Saturday, September 26, 2009

Could Frank Oppenheimer Get Hired To Run A Museum Today?

One tiny, but striking, section of K.C. Cole's biography of Frank Oppenheimer (the founder of The Exploratorium) entitled something incredibly wonderful happens: Frank Oppenheimer and the World He Made Up  is the section that quotes F. Van Kasper, the former chairman of The Exploratorium's board: 

Frank couldn't get hired to run the Exploratorium today, Van told me.  "Frank couldn't get hired to run any museum today."  And because the job of director was now seen mainly as a matter of fundraising, "he wouldn't want to be hired either."

If that doesn't sum up the current state of science centers (and perhaps all modern museums, at least in the U.S. with its execrable governmental funding structure toward cultural institutions) I don't know what does.

Part of the reason the quote about Frank Oppenheimer struck me so much is that I've been thinking about a panel I'll be part of at the upcoming ASTC Conference called "Are Science Centers Missing The Science?"   One of the thoughts I keep circling back to as I prepare my talk is the willingness of many museum directors to bring any "dog and pony show" to their institution, no matter how tangentially related to their mission, in the hopes of raising funds.

The museum field needs more passionate (and even eccentric) leaders like Frank Oppenheimer.  But the museum field also needs more funding, widely distributed to all types and sizes of museums, to allow more diverse leadership styles (and by extension, more diverse museum offerings) the space to flourish.

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  1. Paul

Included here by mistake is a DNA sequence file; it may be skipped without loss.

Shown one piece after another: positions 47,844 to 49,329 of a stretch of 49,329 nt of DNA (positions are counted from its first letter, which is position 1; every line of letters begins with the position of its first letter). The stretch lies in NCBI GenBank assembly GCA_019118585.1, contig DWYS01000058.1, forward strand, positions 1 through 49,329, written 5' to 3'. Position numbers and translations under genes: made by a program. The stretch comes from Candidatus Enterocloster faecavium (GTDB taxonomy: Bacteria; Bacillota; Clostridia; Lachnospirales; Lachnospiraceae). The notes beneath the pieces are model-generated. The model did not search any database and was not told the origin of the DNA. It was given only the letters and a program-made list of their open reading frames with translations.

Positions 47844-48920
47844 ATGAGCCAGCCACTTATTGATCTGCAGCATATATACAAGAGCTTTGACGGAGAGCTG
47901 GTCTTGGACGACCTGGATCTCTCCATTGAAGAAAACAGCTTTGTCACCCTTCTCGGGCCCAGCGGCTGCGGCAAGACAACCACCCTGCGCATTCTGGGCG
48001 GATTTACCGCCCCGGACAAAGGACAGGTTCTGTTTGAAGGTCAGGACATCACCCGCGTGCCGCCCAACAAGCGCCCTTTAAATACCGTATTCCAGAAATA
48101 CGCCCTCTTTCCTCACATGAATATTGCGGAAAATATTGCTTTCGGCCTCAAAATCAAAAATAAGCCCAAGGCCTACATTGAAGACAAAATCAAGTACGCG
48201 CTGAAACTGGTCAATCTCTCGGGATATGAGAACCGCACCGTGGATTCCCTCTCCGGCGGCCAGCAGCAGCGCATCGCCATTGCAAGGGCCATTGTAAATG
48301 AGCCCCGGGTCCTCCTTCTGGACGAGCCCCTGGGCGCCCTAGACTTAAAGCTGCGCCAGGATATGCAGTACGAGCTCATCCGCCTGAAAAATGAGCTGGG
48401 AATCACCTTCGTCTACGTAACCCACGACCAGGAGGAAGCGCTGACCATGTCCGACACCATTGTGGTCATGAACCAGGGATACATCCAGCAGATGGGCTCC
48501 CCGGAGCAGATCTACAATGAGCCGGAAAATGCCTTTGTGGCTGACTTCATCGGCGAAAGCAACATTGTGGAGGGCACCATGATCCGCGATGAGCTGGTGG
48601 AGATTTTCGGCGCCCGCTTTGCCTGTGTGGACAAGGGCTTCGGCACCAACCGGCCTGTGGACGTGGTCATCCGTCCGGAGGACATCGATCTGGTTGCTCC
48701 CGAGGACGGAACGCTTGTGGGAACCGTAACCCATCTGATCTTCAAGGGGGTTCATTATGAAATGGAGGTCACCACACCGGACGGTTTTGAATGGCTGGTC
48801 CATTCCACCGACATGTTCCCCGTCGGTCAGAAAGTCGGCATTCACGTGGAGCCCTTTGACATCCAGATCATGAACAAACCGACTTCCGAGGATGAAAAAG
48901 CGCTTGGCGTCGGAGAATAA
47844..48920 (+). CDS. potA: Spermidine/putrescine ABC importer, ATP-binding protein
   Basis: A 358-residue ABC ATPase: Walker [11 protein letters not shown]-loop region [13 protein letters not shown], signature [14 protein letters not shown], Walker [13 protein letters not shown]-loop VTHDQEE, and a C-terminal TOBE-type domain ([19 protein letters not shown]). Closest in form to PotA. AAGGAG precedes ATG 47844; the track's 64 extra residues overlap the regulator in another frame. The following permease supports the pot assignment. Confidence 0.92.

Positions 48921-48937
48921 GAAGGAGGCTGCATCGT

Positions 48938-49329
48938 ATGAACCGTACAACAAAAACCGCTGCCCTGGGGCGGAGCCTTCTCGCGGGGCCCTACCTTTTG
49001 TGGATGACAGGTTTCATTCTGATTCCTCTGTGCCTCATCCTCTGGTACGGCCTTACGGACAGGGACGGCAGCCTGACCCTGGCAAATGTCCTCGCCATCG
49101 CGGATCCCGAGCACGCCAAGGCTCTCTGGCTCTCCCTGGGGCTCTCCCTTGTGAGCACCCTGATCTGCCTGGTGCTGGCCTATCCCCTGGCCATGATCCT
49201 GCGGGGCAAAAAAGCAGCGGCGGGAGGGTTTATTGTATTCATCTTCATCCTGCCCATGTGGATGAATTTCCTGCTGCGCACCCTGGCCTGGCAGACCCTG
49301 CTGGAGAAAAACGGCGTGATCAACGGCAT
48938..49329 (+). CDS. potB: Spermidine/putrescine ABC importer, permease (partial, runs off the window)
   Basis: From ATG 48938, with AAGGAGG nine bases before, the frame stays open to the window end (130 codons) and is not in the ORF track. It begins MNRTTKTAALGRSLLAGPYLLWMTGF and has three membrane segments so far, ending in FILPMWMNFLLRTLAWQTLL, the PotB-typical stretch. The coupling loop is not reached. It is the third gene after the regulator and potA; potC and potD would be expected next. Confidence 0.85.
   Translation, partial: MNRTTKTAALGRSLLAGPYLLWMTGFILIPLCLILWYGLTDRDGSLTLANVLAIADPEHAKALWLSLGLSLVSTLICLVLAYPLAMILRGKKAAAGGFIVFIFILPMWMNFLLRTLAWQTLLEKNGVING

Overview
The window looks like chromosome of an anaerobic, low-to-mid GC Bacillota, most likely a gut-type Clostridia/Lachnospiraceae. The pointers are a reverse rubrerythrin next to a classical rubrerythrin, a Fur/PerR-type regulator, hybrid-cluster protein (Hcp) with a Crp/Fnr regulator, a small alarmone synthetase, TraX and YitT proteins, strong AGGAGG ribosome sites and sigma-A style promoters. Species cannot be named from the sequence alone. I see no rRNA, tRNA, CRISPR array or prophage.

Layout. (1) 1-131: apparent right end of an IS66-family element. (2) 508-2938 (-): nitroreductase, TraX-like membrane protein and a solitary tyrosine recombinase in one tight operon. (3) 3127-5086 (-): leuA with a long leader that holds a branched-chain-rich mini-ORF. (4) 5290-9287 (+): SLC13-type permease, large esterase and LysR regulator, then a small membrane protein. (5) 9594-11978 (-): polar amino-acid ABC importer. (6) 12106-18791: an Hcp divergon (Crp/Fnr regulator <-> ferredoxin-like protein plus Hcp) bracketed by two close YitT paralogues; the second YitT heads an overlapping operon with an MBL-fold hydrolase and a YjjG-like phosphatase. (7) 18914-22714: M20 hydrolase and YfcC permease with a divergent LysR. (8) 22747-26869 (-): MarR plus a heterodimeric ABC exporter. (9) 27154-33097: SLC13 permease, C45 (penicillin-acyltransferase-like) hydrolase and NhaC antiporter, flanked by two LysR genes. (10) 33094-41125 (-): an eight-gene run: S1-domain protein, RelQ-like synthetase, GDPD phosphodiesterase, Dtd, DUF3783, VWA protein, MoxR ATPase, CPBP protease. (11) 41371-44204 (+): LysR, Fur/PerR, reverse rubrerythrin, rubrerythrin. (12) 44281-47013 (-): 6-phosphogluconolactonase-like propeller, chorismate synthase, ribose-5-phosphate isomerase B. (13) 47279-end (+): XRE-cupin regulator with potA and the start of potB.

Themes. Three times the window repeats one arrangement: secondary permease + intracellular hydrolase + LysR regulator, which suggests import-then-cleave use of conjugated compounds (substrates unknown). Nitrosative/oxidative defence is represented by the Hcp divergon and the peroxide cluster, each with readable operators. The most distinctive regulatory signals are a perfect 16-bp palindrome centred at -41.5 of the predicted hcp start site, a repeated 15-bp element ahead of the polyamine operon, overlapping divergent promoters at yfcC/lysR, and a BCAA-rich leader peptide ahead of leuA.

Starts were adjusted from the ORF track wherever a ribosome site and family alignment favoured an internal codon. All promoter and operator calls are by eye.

Great post, as ever! I'm really interested in the different facets of leadership in the science centre context. If you take the analogy from the arts world, Frank Oppenheimer was effectively the Exploratorium's first Artistic Director. Most science centre leaders today are, at least in part, executive directors. If an opera company or a theatre can distinguish between these roles, why do we find it so hard? Maybe we shoudl be seeking out the artistic directors from science centres and leave the CEO's to concetrate on the business?

    Andy Lloyd

  2. Interesting comment Andy.

    I personally have mixed feelings about the success of the CEO/AD combination.

    Usually the notion of "sharing" power doesn't seem to work well in practice.

    (In the same section of K.C. Cole's biography it mentions that the notion of just such a "power split" was suggested to Frank Oppenheimer and he summarily rejected it.)

  3. The CEO/AD combination totally depends on the individuals. There are successes and failures made of all the variations - equal status, artistic subordinate to executive, executive subordinate to artistic or everything tied up in one person. (For what it's worth, I think the executive subordiate to artistic is probably best, if you have the right people). I think the deeper problem in our sector may be that we don't even see the issue, which is why your post is so useful!